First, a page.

"If this recent unbearable aggravation of our persecution by our enemies should cause us to suspend voluntarily the normal discharge of our duties it would help them very materially in their campaign to overthrow our cause.
"I feel the question of the future conduct of our affairs is in all our mind.
"And I think I’m voicing the general view when I say that the normal functions of our corporate body must proceed, as far as in our power lies, uninterrupted, with that efficiency and integrity of which our late civic head gave such brilliant promise.
"I don’t wish to sound a personal note, but this much may be permitted under the circumstances – I made myself active in the selection of our late colleague for the office of Lord Mayor.
"He did not seek the honour, and would not accept it as such, but when put to him as a duty he stepped up to his place like a soldier.
"Before his election, we discussed together in the intimate way we discussed everything touching our common work since Easter week.
"We debated together what ought to be done and what could be done, keeping in mind, us in duty bound, not only the ideal line of action, but the practicable line at the moment as well.
"That time he followed with an ability and success all his own.
"Gentlemen, you have paid tribute to him on all sides. It will be my duty and ready purpose to follow that line as faithfully as in my power, though no man in this council could hope to discharge its functions with his ability and his perfect grasp of public business in all its details and, as one harmonious whole.
"I have thought it necessary to touch on this normal duty of ours, though — and it may seem strange to say it — I feel at the moment it is even a digression.
"Inspired by our initial act, when we dedicated it and formally attested our allegiance, to bring by our administration of the city the glory to our allegiance, and by working for our city’s advancement with constancy in all honourable ways in her new dignity as one of the first cities of Ireland, to work for, and, if need be, to die for.
"I would recall some words of mine on that day of our first meeting after the election of Lord Mayor.
"I realised that most of you in the minority here would be loyal to us, if doing so did not threaten your lives; but that you lacked the spirit and the hope to join with us to complete the work of liberation so well begun.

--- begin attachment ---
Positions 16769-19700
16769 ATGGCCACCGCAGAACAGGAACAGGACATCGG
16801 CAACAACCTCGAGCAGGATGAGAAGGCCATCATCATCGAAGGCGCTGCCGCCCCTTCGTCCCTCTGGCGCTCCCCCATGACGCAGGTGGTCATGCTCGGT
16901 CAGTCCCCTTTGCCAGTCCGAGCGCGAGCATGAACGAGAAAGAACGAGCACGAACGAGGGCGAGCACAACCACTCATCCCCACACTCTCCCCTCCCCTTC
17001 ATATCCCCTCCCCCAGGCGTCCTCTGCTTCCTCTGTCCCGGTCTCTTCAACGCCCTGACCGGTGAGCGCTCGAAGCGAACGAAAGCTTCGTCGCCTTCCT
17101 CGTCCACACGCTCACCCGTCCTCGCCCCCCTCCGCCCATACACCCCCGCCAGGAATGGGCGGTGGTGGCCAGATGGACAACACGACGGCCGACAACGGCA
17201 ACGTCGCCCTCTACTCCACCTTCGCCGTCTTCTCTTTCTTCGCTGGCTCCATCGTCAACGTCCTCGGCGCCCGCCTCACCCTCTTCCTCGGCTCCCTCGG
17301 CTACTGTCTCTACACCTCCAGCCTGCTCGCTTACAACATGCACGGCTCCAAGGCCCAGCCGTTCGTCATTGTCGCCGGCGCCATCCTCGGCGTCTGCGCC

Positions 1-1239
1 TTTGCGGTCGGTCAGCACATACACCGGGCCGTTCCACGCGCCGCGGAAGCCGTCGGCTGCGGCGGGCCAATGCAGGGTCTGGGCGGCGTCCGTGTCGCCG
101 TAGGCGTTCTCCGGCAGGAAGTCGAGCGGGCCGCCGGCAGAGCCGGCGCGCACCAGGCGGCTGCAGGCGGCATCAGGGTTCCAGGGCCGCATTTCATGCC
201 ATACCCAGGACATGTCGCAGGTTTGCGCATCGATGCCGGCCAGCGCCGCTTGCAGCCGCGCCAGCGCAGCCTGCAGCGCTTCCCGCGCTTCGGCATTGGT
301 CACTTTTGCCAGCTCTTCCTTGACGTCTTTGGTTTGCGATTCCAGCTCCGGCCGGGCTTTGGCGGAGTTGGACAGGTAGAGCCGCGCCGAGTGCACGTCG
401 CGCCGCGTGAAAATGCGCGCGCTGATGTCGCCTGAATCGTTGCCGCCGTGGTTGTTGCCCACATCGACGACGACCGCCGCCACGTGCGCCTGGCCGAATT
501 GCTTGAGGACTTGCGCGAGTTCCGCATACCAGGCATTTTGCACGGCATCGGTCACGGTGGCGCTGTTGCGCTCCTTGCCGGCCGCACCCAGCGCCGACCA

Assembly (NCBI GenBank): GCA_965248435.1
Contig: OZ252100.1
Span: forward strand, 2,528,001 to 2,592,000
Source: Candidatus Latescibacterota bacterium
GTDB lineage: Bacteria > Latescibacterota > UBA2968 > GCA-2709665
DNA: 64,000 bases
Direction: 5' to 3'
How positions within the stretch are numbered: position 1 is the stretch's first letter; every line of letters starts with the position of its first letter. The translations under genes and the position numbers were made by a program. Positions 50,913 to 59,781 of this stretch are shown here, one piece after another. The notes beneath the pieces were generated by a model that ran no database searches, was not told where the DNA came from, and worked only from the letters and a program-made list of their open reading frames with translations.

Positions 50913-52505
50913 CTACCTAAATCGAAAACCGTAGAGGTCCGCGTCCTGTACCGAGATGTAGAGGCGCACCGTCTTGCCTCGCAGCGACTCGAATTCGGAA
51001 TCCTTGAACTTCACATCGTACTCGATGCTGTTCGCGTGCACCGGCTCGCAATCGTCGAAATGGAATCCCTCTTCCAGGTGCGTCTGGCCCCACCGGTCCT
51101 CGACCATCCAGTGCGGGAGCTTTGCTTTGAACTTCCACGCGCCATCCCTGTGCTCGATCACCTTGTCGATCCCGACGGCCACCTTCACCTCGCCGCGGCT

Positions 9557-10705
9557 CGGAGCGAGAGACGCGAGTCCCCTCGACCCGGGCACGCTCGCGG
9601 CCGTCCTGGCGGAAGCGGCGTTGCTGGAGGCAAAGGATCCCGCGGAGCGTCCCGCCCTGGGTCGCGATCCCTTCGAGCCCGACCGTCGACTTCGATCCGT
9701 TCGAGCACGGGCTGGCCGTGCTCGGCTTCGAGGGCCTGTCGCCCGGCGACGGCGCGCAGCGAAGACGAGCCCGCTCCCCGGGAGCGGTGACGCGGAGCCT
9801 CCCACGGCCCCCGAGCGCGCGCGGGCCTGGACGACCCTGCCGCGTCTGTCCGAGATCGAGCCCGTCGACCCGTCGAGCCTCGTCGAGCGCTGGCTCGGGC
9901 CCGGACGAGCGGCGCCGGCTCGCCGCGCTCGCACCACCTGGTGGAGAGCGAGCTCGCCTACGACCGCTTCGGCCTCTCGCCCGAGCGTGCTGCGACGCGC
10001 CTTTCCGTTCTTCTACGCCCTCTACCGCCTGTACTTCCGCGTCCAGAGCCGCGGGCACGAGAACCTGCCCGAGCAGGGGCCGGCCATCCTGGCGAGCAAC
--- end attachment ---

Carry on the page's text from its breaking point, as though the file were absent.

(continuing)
"I allude to it here again, because I wish to point out again the secret of our strength and the assurance of our final victory.
"This content of ours is not on our side a rivalry of vengeance, but one of endurance — it is not they who can inflict most but they who can suffer most – who will conquer — though we do not abrogate our function to demand and see that evildoers and murderers are punished for their crime?
"But it is conceivable they could interrupt our course for a time; then it becomes a question simply of trust in God and endurance.
"Those whose faith is strong will endure to the end, and triumph. The shining hope in our time is the great majority of our people are now strong in that faith.
"To you, gentlemen of the minority here, I would address a word. I ask you again to take courage and hope. To me it seems — and I don’t say it to have won — that you have a lively faith in the power of the devil, and but little faith in God.
"But God is over us, and in His Divine Intervention we have perfect trust.
"Anyone surveying the events in Ireland for the past five years must see that it is approaching a miracle how our country has been preserved.
"God has permitted this to be to try our spirits, to prove us for a great and noble destiny. You among us have yet no vision of the future have been led astray by false prophets.
"Sometimes in our grief we cry out foolish and unthinking words; 'the sacrifice is too great'. But it is because they were our best and bravest they had to die. No lesser sacrifice would save us.
"Because of it our struggle is holy — our battle is sanctified by their blood, and our victory is assured by their martyrdom.
"We, taking up the work they left is complete confident in God, offer in turn sacrifice from ourselves. It is not we who take innocent blood, but we offer it, sustained by the example of our immortal dead and that Divine example, which inspires us all — for the redemption of our country.
"Facing our enemies, we must declare our attitude supply. We ask for no mercy, and we make no compromise. But to the Divine author of mercy, and we will make no compromise.
"But to the Divine author of mercy we appeal for strength to sustain us, whatever the persecution, that we may bring our people victory in the end. The civilised world dare not continue to look on indifferent.
"But if the rulers of earth fail us we have yet sure succour in the Ruler of Heaven; and though to some impatient ears his judgements seem slow, they never fail, and when they fail they are overwhelming and final."
- As published in The Cork Examiner March 31, 1920